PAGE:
The Chinese Painter Who Knocked Picasso Off His Pedestal

Zhang Daqian

A Zhang Daqian painting signed in 1947 that just sold for $87.43 million at an American auction. Photo by Cordon Press.

Zhang Daqian

The Chinese Painter Who Knocked Picasso Off His Pedestal
This week, Zhang Daqian dethroned the Malagan as the best-selling artist in world auctions. Who was this versatile master?
El País: El pintor chino que noqueó a Picasso
Estrella de Diego reporting from Madrid February 25, 2012

He is sometimes compared to Jackson Pollock for his “dot paintings”, and he was influenced by American Abstract Impressionism and its mysterious colors and ambiguous contours. But just observing one his works attentively is enough to convince you of his greatness. Or seeing one of his most famous portrait photos, which captures him as a handsome old man with a long white beard, absorbed in his work, his arm raised and holding a paintbrush, the essential instrument of painting and calligraphy. This photo shows that Zhang Daqian (Chang Dai-chien) (1899-1983), is more a traditional Chinese painter than an expressionist; he is also one of his country’s most outstanding and admired painters.

This week, his name, little known to the Western public, jumped to the front pages of Western newspapers because his auction sales in 2011 were the best in the world, according to Artprice data. It was the first time in 14 years that Picasso wasn’t in first place. Does this tune sound familiar? Three decades ago, the works of the traditional Chinese painter were available for up to a thousand times less money than they are now, but today the artists of this country are among the most sought-after in auction houses. Not long ago, another Chinese painter, Qi Baishi (1864-1957), earned notice after taking third place on the international art market sales chart after Picasso and Warhol.

It wasn’t the first time the three coincided. In 1956, Zhang Daqian visited Picasso in Niza. He arrived without notice, like a youth, although Zhang was Picasso’s contemporary. The Chinese master, fascinated by Picasso’s brushstrokes, learned to his surprise that Picasso was himself influenced by Qi Baishi, then a nonagenarian. The Spanish artist confessed his admiration for someone he considered “the best painter in the Orient.” In his judgment, nothing could equal Chinese art. He never went to China because he didn’t want to have to compare his work with theirs.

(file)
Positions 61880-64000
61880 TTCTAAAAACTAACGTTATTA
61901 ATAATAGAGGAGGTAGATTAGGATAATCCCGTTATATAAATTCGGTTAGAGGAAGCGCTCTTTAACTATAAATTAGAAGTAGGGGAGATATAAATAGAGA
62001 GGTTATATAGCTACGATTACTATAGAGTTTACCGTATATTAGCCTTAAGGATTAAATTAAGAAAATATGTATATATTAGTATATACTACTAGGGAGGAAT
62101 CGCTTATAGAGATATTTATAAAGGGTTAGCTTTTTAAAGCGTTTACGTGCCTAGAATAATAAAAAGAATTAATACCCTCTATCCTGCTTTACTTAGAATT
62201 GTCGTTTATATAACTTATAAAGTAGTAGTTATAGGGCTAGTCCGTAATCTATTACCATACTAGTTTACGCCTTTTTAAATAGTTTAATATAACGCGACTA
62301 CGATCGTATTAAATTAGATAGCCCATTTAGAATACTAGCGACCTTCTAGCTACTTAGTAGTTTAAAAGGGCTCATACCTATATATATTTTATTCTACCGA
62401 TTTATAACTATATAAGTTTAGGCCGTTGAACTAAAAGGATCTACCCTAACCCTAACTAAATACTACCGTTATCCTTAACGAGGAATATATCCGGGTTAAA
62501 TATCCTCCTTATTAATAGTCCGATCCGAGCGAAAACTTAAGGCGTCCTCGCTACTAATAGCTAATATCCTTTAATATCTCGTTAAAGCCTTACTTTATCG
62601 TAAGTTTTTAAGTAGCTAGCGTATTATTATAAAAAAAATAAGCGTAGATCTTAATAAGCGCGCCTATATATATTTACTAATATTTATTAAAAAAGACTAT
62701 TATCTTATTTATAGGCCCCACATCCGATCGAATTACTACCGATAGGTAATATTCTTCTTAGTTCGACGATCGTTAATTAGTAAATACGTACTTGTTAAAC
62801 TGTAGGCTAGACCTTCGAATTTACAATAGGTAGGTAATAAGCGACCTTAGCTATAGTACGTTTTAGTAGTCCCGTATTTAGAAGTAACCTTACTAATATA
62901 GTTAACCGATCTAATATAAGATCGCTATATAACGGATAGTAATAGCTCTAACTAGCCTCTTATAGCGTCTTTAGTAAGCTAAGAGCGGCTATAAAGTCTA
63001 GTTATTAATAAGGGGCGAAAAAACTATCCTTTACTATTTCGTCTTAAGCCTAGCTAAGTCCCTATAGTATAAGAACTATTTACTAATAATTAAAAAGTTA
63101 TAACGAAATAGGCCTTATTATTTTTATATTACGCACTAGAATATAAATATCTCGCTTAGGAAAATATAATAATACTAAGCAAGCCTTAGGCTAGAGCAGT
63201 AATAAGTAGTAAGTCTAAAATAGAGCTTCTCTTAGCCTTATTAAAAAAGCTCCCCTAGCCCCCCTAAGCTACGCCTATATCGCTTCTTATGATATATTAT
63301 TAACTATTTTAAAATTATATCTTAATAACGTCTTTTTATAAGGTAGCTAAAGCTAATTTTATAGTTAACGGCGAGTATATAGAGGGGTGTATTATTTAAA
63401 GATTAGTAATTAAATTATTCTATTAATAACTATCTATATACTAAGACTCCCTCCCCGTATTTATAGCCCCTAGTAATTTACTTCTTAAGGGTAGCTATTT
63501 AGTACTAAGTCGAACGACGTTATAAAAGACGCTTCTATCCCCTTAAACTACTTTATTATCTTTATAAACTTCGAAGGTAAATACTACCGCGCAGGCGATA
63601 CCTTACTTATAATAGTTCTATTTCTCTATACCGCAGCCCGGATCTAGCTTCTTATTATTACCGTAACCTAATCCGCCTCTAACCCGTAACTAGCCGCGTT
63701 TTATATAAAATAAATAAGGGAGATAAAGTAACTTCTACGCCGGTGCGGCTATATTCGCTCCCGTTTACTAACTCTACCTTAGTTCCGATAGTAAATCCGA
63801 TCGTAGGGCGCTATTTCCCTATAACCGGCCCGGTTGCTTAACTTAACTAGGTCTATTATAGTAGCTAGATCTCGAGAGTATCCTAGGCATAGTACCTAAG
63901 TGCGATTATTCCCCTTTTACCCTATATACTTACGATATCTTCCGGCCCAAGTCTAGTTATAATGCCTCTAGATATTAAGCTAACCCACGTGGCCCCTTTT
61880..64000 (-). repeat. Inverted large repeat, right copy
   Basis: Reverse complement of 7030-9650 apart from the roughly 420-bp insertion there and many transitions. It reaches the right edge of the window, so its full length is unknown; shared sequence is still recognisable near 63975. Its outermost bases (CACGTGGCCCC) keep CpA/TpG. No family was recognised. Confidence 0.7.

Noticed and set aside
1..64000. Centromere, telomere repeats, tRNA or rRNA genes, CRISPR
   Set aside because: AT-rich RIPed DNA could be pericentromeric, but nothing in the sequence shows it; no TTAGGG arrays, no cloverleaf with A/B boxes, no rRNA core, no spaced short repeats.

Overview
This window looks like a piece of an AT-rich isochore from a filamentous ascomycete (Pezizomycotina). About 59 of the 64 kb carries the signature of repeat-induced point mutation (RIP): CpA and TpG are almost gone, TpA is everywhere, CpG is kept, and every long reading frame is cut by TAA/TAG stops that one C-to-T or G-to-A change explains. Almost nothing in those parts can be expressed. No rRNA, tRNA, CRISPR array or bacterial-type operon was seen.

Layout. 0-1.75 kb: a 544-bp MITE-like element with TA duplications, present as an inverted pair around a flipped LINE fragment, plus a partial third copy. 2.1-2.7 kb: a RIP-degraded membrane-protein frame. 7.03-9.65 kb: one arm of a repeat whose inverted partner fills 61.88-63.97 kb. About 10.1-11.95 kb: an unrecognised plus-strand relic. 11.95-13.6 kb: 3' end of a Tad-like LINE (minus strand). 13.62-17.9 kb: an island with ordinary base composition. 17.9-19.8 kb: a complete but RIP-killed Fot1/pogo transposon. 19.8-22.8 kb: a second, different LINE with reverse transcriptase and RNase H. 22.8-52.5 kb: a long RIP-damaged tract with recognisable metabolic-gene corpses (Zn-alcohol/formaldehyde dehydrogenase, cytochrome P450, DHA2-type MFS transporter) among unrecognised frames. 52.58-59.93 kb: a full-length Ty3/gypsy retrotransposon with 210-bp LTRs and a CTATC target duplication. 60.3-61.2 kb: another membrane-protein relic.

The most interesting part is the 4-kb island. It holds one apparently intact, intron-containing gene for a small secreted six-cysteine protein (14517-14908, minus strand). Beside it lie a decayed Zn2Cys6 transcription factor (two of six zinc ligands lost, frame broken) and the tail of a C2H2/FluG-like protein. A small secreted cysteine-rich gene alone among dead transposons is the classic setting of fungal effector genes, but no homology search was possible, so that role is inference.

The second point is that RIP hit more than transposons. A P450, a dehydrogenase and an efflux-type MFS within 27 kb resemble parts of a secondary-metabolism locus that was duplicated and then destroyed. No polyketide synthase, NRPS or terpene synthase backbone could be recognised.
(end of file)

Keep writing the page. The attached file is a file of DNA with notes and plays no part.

Perhaps Picasso didn’t know that, despite his skill in traditional painting, Zhang Daqian was already immersed in Western art, from which he learned a new way of seeing that broke with the order demanded by his country’s traditional painting, which Shen Tsung-Chien explained at the end of the 18th century like so: “in a good, well set-out painting, all the trees and rocks, all the lines of hills and forests have a very defined place, even though objects like these are actually very variable.” After leaving China at the end of the 40s, Zhang Daqian went halfway around the world – to Argentina, São Paulo, and California – perfecting a style that culminated in his “dot paintings”, which characterized his last work.

Zhang Daqian had always distinguished himself with his malleability. He was born in Sichuan Province to a family that encouraged his dedication to painting and calligraphy. In 1917, he moved to Japan with his older brother to learn coloring techniques, and soon after he traveled to Shanghai, where he had the opportunity to work with two known painting and calligraphy specialists of the era. He got in touch with the great classical masters. The tradition was one of the passions of his life, and soon enough his grand collection of masterpieces spanned the Chinese tradition, including hundreds of works of the Tang and Qing dynasties. His collectionism is essential to understanding his great secret sleights of hand: that is, his forgeries.

Perhaps in his case it would be better to call them false authentic paintings, not copies; according to legend, they were so perfect they still occupy places of privilege in many European and North American museums. One can see he had a rare ability: his first copies of Shitao fooled even the experts. We should clarify, though, that copies – and even forgeries – have a very different meaning in China than they would in the West: Chinese think only great painters can be great masters of imitation.

Perhaps because of this, when he was in his late 50s, he began to develop sight problems and started to work on his “dotted paintings”, it wasn’t difficult for him to start seeing things totally differently. These works are based on the beautiful color spots which he later retouched in his outlines, converting the mysterious blues, greens, and browns into majestic mountains. Many see Pollack in these paintings, although Zhang Daqian insisted on naming the classical painter Wang Mo as his inspiration. Be that as it may, these “dot paintings” are unbeatably healthy on the art market. And they are also influencing new generations, who know that in his work, as Shitao said, “the ink, in filling the brush, fills the soul; the brush, in using the ink, fills the spirit.”

Explore posts in the same categories: Art, China, Taiwan, Translations

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One Comment on “The Chinese Painter Who Knocked Picasso Off His Pedestal”

  1. Anne Baluch Says:

    Always so interested when it comes to art. Great post :)


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